The 72-year-old defense chief said the charges were an "evil-minded deception" to cover up Western complicity in subversion aimed at the socialist nations. "Terrorism is the weapon of extremism and neofascism, one of the darkest symptoms of the moral and political crisis of capitalist society, the incarnation of lawlessness," Ustinov said. But any national liberation movement supported by Moscow, he said, "has a progressive character, and its legality has long been recognized by the international community and confirmed by resolutions of the United Nations."

Ustinov accused communist archrival China of joining the United States in mounting "provocations" against Moscow's Indochinese allies -- Vietnam, Laos and Cambodia. He also sid imperialism is taking "subversive actions" to "destabilize the atmosphere" in Poland with efforts to "discredit socialist power and weaken socialist solidarity."

It is expected that the Polish crisis will not be widely discussed at the congress, which is a ritualistic gatherin of about 5,000 Soviet delegates to endorse the Politburo's policies and hail Brezhnev, 74, for another five-year term as supreme Soviet leader.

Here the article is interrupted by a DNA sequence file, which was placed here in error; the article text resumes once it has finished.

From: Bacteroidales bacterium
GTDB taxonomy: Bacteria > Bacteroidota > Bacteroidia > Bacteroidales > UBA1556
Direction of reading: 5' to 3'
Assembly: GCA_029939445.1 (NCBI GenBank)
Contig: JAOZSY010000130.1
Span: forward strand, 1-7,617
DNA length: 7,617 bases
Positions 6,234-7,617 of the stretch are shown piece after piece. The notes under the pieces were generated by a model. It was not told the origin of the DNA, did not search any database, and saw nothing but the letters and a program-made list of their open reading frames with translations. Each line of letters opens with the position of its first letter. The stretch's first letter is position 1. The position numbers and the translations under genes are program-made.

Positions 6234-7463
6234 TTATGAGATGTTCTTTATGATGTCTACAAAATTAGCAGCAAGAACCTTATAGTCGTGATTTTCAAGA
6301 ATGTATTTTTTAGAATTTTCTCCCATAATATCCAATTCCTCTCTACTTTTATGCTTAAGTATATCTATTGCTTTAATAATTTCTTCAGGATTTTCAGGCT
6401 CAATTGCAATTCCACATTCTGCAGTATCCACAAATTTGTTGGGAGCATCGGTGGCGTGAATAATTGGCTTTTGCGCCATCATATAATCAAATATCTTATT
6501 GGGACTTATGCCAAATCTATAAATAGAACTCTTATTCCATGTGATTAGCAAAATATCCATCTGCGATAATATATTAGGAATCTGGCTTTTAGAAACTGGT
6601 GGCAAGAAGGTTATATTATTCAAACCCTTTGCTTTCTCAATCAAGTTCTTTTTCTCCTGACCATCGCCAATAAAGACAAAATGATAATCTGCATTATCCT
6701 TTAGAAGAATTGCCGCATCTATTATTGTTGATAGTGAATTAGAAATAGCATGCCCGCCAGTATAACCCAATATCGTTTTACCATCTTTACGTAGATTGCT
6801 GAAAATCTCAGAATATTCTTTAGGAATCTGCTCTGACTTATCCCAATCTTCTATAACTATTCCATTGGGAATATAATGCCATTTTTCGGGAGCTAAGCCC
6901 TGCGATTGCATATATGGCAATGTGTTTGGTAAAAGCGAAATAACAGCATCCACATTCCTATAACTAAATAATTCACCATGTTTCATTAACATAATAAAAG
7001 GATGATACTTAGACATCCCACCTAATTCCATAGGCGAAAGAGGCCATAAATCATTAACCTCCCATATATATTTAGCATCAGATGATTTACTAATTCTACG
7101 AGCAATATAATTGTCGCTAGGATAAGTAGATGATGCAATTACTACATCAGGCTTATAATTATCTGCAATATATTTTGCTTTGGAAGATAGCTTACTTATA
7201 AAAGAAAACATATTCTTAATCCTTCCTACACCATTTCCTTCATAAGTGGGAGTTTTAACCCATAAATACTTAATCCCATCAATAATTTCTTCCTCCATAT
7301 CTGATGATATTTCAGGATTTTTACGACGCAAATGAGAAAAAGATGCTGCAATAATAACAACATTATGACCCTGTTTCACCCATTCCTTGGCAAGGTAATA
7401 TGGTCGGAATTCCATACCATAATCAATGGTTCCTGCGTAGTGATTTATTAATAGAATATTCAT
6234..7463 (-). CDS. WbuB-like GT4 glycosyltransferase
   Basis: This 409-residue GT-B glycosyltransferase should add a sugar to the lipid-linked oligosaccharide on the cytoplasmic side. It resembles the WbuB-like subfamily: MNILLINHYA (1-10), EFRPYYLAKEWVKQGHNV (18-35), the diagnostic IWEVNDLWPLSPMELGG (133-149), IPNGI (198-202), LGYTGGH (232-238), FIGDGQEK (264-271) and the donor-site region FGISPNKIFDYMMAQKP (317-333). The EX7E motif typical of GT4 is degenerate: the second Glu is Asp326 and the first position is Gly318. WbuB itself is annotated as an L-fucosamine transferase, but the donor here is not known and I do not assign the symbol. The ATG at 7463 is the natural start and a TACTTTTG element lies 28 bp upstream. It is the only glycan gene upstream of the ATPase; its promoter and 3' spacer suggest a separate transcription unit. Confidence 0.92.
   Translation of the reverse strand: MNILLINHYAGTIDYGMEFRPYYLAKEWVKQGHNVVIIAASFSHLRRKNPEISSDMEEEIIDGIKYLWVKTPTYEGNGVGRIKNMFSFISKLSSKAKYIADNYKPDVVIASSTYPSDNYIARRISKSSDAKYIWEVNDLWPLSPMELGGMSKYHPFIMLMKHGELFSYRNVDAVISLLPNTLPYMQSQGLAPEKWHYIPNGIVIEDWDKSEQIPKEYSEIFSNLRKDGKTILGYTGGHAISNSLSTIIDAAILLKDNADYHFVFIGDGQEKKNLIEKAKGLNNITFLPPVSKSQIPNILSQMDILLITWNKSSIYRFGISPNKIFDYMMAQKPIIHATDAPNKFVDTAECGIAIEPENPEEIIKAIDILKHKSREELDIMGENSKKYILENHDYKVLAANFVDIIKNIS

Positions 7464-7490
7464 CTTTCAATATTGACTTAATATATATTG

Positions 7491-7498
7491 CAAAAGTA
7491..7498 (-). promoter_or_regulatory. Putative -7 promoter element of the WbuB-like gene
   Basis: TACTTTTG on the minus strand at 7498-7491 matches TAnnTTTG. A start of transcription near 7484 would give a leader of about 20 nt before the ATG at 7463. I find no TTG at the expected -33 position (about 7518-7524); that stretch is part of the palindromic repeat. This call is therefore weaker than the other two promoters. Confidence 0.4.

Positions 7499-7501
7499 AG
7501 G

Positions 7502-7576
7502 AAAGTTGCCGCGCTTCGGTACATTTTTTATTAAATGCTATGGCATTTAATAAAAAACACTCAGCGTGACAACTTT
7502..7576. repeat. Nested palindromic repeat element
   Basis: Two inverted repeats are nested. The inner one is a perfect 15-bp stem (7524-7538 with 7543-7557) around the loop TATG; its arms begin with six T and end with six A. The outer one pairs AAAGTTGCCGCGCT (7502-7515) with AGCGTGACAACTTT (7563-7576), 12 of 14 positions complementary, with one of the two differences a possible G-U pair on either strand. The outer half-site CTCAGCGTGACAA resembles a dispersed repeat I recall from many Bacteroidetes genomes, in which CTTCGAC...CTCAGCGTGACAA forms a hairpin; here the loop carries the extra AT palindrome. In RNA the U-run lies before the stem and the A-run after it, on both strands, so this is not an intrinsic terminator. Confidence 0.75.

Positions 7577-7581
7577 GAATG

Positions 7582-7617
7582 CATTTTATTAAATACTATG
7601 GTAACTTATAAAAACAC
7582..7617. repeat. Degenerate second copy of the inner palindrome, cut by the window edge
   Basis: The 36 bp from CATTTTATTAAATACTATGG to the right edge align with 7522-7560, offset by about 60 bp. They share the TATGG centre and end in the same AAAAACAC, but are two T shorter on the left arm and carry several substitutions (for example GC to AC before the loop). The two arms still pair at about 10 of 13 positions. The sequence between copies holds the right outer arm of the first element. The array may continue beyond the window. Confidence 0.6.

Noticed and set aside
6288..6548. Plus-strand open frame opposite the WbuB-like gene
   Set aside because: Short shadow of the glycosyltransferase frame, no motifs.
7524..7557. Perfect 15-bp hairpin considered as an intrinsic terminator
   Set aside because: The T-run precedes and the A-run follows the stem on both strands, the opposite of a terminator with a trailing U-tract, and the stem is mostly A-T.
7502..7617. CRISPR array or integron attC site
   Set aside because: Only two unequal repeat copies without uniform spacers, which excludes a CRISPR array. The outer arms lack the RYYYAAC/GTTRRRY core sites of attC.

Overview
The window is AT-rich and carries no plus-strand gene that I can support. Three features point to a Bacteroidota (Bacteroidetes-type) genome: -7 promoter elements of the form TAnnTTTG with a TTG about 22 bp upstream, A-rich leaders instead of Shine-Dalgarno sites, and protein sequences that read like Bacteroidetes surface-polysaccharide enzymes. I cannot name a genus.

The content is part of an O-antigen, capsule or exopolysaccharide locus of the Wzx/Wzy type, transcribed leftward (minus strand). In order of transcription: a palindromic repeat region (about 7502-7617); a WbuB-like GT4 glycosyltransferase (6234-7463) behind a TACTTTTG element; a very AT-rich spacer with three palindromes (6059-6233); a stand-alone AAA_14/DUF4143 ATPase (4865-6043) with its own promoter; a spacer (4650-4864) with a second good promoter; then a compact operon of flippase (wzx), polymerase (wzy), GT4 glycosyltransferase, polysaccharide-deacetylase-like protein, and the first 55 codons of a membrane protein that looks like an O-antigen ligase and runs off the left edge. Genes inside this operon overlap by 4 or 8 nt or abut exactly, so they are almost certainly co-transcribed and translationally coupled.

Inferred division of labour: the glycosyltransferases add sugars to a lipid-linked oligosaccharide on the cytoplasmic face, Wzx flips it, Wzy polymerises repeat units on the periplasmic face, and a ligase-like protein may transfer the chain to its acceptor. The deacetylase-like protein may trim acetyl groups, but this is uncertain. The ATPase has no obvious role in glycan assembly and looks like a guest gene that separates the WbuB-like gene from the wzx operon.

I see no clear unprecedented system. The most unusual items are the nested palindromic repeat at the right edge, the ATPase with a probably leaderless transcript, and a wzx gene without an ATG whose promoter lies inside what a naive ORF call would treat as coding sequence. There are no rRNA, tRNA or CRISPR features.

It seems likely, however, that Warsaw Pact leaders will meet behind the scenes for their first discussion of Poland since last December's emergency gathering in Moscow shortly after Stanislaw Kania came to power in Warsaw. Kania's speech to the congress will be intently scrutinized by foreign observers for signs as to how he intends to respond to likely Kremlin pressures to roll back the concessions to independent trade unions and private farmers made by the party through the months of crisis in Poland.

Ustinov in today's article denied that the Kremlin has raised its nuclear missile forces, charging that the United States is developing new land- and sea-based nuclear weapons. "The Pentagon is counting on nuclear weapons to achieve the global strategic goals of the U.S. by carrying out preemptive nuclear strikes against the Warsaw Pact countries," he declared.